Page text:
R Lee Emery’s once vivid performance has over the years patiently exchanged its brute-force scatological appeal for numbing annoyance. The character arcs are brain-dead dives most war movies under the sun have handled with more human expression. The flick quite infamously slashes itself off at the hip and hobbles along for another hour on the gangrenous corpse of its initial interest- and as the entitled cherry on top I honestly don’t think Kubrick knew what he wanted to say here.

If he did, surely the film’s appraised opening segment would have consumed the entire runtime? The cruel, robotic process of the American military machine supposedly escaped films about Vietnam and war in general but in truth I think it’s felt heavier on the time-wearied brows of the soldiers in Apocalypse Now than in any flat minute of Full Metal Jacket. Kubrick chucks his scalpel for a bone-saw. He batters creeping, subtle logic with soap in socks and horrifically overcooked ‘statements’ (let me stifle a grin) about war and violence. I’m almost sorry to come down so vehemently on this movie but its crap. It stands against every asset the man ever amassed and other than a [self]riotous inclination to crowbar his voice into the American cinema of Vietnam (which had, by this point, quite handily been explored by the likes of Platoon and Coppola’s aforementioned deluge) there is no solid reason I can find for him to have made it. It’s all very well to want to give your view, but if it’s weak, that doesn’t mean you should.
Favourite Moment: Pyle’s death, inspired by the frame-perfect editing of To Live & Die in L.A D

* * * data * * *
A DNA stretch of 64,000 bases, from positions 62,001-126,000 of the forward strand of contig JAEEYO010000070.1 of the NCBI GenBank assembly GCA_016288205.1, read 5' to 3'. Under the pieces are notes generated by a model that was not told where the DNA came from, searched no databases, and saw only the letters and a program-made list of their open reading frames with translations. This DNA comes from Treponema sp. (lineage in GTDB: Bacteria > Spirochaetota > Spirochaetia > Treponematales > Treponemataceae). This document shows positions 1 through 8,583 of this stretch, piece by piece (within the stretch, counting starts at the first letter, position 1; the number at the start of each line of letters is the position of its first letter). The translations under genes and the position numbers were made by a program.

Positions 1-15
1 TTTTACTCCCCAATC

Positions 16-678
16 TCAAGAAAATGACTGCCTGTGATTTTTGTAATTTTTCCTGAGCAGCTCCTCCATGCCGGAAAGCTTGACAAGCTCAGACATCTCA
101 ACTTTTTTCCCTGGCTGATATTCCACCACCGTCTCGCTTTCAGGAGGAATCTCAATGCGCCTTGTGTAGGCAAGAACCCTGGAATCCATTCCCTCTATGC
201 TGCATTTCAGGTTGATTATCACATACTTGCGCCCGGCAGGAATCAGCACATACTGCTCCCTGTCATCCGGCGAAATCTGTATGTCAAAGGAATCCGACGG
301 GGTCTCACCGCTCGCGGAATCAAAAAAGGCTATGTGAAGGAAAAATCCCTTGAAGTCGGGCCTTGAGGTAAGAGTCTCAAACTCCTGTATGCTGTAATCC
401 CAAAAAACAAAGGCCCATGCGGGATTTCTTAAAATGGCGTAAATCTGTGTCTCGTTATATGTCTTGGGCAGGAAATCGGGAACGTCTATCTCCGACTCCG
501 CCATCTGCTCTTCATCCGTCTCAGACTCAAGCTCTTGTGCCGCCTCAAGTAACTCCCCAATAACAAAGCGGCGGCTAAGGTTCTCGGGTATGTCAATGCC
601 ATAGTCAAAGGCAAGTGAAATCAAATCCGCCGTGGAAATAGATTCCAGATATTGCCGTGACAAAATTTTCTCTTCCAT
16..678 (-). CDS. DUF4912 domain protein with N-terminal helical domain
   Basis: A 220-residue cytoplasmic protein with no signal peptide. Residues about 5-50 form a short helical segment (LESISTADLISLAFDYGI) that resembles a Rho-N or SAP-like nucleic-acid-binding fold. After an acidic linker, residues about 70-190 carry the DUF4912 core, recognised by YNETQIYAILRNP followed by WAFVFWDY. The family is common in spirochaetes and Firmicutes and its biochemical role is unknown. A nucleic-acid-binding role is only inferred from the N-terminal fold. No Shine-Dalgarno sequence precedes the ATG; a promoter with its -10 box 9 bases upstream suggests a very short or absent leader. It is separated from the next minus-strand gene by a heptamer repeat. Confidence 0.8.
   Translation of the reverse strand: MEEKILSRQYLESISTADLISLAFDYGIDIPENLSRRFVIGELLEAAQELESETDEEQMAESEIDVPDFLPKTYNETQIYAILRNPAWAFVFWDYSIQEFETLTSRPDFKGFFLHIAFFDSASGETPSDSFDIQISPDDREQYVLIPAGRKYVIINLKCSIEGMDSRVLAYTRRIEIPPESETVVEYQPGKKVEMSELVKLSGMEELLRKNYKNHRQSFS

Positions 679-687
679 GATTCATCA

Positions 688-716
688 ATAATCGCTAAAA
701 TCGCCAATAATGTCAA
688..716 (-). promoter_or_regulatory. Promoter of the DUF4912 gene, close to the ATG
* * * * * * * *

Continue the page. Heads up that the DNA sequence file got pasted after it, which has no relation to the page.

Eyes Wide Shut (1999)

Stanley Kubrick's last film might be the victim of his most polar dissection, funnily enough splitting camps of avid adulators and bored shitless dissenters in measures only a truly extreme movie could. I've actually fluctuated between the two over the years, calling it both ball-bustingly banal and brilliant, and settled somewhere in the center. Kubrick's method of film-making became increasingly more insular both in Production and internal compression as the years dragged on, devoting time and resources to making incredibly infallible pyramid-box features that wrap in on themselves both formally and thematically. 

This ominous swansong is certainly the most opaque film he ever made but also one of tender beauty, clinical expression and chugging pace all in conflicting measures. It's in a fight with itself to stay awake that even at its worst I find oddly fascinating. So while its uneven and tedious and occasionally quite trite… Eyes Wide Shut never not interesting- and I think in many ways if it had trimmed its more tenuous intentions and more accurately focused its cinematic ideas then that is indeed the best thing a movie of this very particular flavour could possibly be.
Favourite Moment: Cruise and Kidman give it their best in a drugged-up bedside argument B

And the scores are…
13. A Clockwork Orange (F)
12. Fear & Desire (D-)
11. Full Metal Jacket (D)
10. Killer's Kiss (C-)
9. The Killing (C-)
8. Barry Lyndon (C-)
7. Lolita (C+)
6. Spartacus (B)
5. Eyes Wide Shut (B)
4. 2001: A Space Odyssey (A-)
3. Dr. Strangelove (A)
2. The Shining (A+)
1. Paths of Glory (A*)


  1. GREAT work! I do like his films a bit more than you, but I loved reading all of your thoughts. The Killing is so important for his career, because the worst part of that film (the useless narration) was not Kubrick’s choice. They added that in post without his consent, and after that, he said he would only continue making films if he had complete and full control over them. (The exception being Spartacus, which was a very unusual production.)

    Your assessment of A Clockwork Orange is quite interesting. I read your remarks very carefully and am taking them all in. Lot to think about there.

    1. Thankyou! Was fun coming back to Kubrick, thinking about Ozu next but its quite a commitment.

  2. I enjoy The Killing and Clockwork Orange, but I agree with you when it comes to Full Metal Jacket. I don't even like the first half all that much.

    1. Its such a bizarrely revered film, right? People of course have a right to like whatever but I find the affection for FMJ difficult to understand. Thanks for stopping by.